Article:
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Bartell's Backroads Goes to the Movies: The Complete Special

John Bartell hosts a special celebration of some of Hollywood's most memorable movies and the towns across California where they were filmed.

SACRAMENTO, Calif. — California is the home of Hollywood, the movie-making capital of the world. 

It's also the home of countless movie locations. From its deserts to its oceans and mountains, the wide variety of landscapes in California can stand in for just about any place you can imagine.

Bartell's Backroads has created a half-hour special featuring some of the state’s most iconic and recognizable film locations. Watch the entire show at the top of the page, or click on the links below to learn more from the comfort of your couch.

  • The Hollywood Sign – It’s one of the most iconic billboards in the world but originally it was only supposed to last two years. Here’s the odd backstory of how it has changed over the past 99 years.
  • Jamestown – They call her the “Movie Queen” because when Hollywood needs a locomotive, they cast the Sierra #3. See it in person and take a ride at 1897 Railtown State Historic Park.
  • Redwood National Park – The giant trees of Northern California have been the backdrop of multiple movies including "Star Wars Return of the Jedi," "E.T. the Extra-Terrestrial" and "The Lost World: Jurassic Park."
  • Slab City – It’s known as “The Last Free Place.” The folk art community of Slab City welcomes all, including the cast of the 2004 film "Into The Wild." Visit the paint-covered Salvation Mountain and feel the love of an unusual artist.
  • Modesto: American Graffiti – The nostalgic sounds of the 1960s and the rumble of cars cruising come alive on the streets of Modesto in George Lucas’s film "American Graffiti."
  • Ferndale – The coastal town of Ferndale is on the National Register of Historic Places, and because its Victorian-style homes are so well preserved, film makers love to make movies here, like the 1995 film "Outbreak" starring Dustin Hoffman, and the 2001 movie "The Majestic" starring Jim Carrey.
  • Hotel Del Coronado – When Hollywood needs a hotel, they head to San Diego’s Hotel Del Coronado. It was Marylin Monroe’s favorite place to stay in the 1959 movie "Some Like It Hot."
  • Bodega Bay - Alfred Hitchcock chose the coastal town of Bodega Bay to film his movie "The Birds" because it was small, intimate. Even after the movie premiered, tourists continued flocking to the community.
  • San Francisco– From the Golden Gate Bridge to Alcatraz Island, San Francisco has hosted a number of flicks:
    • In Hitchcock's 1958 film "Vertigo," Kim Novak jumps into the water at Fort Point.
    • Clint Eastwood chased bad guys and shot up the city in the 1971 film "Dirty Harry."
    • On Steiner Street, you may recognize the Victorian buildings in the 1993 Robin Williams film "Mrs. Doubtfire."
    • And don't forget when Nicolas Cage escaped Alcatraz in the 1996 action blockbuster "The Rock."
  • Mendocino – This coastal town is known for its water towers it was also the backdrop for the TV series "Murder She Wrote" and one of the film locations for the movie "Dying Young," starring Julia Roberts.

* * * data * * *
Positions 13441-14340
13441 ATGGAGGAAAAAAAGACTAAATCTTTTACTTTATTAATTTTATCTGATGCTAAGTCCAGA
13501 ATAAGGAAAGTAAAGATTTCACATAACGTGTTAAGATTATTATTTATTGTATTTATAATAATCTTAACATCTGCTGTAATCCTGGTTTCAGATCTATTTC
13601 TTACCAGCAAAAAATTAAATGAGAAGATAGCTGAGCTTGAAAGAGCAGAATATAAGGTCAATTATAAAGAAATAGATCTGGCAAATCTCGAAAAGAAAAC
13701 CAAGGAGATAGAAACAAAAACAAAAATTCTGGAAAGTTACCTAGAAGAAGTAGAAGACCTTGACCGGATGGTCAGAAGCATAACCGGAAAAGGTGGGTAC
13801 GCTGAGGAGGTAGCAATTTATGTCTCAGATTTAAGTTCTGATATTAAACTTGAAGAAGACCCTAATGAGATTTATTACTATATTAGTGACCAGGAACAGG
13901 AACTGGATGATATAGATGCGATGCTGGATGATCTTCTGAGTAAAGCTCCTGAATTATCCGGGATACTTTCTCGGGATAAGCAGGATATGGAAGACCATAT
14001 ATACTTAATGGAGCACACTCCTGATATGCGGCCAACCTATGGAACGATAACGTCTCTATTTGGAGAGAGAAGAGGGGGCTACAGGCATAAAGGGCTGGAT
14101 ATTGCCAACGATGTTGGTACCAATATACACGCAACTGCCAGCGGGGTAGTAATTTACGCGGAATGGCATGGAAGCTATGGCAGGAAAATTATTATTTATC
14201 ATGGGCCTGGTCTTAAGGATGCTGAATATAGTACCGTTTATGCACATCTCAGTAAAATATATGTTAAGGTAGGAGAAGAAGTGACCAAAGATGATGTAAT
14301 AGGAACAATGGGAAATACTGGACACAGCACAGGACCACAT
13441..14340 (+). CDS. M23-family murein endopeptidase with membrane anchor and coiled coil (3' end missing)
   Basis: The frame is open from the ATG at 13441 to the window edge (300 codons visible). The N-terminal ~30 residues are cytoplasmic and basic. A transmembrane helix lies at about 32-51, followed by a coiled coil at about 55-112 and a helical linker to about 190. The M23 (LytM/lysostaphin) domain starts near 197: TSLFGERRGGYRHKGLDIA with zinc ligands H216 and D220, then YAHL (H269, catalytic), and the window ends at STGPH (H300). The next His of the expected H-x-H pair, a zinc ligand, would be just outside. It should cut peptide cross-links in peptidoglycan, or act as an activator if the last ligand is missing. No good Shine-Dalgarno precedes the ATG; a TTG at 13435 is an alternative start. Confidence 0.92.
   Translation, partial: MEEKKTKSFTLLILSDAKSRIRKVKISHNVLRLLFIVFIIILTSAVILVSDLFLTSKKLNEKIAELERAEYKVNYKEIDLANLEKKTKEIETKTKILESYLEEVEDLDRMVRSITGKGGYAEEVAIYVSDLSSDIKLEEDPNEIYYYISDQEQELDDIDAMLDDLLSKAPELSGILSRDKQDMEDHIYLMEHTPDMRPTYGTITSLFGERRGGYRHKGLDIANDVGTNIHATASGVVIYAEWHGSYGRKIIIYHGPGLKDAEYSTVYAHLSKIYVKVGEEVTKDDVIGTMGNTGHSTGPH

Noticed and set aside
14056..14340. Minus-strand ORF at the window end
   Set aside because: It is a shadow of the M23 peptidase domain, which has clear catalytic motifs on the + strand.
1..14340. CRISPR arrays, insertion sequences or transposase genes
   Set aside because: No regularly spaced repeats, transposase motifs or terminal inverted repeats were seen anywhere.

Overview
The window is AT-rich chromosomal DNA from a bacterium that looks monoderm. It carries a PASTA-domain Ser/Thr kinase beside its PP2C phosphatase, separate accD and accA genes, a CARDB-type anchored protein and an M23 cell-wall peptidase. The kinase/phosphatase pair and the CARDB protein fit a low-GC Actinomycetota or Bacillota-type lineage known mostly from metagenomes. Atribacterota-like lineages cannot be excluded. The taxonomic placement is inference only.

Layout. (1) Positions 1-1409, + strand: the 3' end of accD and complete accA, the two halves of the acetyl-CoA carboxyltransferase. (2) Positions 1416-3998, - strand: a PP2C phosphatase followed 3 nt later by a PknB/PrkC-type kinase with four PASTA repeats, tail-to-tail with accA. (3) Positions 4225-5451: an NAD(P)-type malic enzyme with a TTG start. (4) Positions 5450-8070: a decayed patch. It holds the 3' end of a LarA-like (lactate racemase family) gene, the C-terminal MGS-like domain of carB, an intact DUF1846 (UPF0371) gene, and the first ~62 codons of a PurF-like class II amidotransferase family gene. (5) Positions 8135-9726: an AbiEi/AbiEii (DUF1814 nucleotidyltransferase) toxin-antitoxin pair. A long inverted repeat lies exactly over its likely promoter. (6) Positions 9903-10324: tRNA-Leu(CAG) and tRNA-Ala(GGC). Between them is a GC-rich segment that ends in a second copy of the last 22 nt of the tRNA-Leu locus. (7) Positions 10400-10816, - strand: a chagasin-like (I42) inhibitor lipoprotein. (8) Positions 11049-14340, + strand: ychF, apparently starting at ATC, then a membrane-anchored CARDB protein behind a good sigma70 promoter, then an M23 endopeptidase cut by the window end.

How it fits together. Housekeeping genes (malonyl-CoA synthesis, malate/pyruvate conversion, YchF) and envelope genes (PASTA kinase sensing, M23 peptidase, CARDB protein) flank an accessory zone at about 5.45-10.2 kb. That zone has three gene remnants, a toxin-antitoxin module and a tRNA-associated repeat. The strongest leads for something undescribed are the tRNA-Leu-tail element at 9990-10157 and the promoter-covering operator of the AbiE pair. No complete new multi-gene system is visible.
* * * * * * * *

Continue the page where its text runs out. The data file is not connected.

• Solvang - "Sideways" was filmed almost entirely on location in Solvang and the Santa Ynez Valley. The 2004 film follows two middle-aged men and the women they meet on a wine tasting adventure/mishaps. The town of Solvang actually provides a road map of all the film locations for tourists to follow.
  • Angels Flight – It’s been featured in films like the romantic musical "La La Land" and it was the center of an investigation in the hit Amazon show "Bosch." Angels Flight is an LA icon, and you can ride it seven days a week.
  • Pioneertown - Chances are if you've seen a western, at least a portion of it was filmed in California and you may recognize this movie set which today is actually a real town.
  • Alabama Hills Museum of Western Film History - The unique rocks in the Alabama Hills were formed by wind and water erosion, but to Hollywood it's just a versatile backdrop mimicking places all over the world. In 1939, the Eastern Sierra was made to look like India in the movie "Gunga Din." And as recently as 2008, "Iron Man" blew up a portion of the Owens Valley. See all the movie magic at the Museum of Western Film History in Lone Pine.
  • Sacramento - Buster Keaton headed west to Sacramento in the 1928 silent film "Steamboat Bill, Jr." The set for this film had one of the most expensive budgets at the time, and death-defying stunts in this movie were all done by Keaton himself. And let's not forget "Lady Bird" a postcard picture of Sacramento. The 2017 coming of age film was directed by Sactown native Greta Gerwig.
  • Tuolumne River – Harrison Ford rode the raging waters of the Tuolumne River in the 1984 movie "Indiana Jones and the Temple of Doom."
  • Fox Plaza - Bruce Willis fought for his life inside Los Angeles’ Fox Plaza in the movie "Die Hard."
  • Lake Tahoe - Portions of "The Godfather: Part II" were filmed in here.
  • Burney - The boys in the movie "Stand by Me" narrowly escape being run over by a train crossing the now iconic “Stand by Me Bridge” in Shasta County, near the town of Burney in NorCal.
  • Foresthill Bridge - In "xXx," Vin Diesel jumps a Corvette off the side of the Foresthill Bridge into the canyon at Auburn State Recreation Area.


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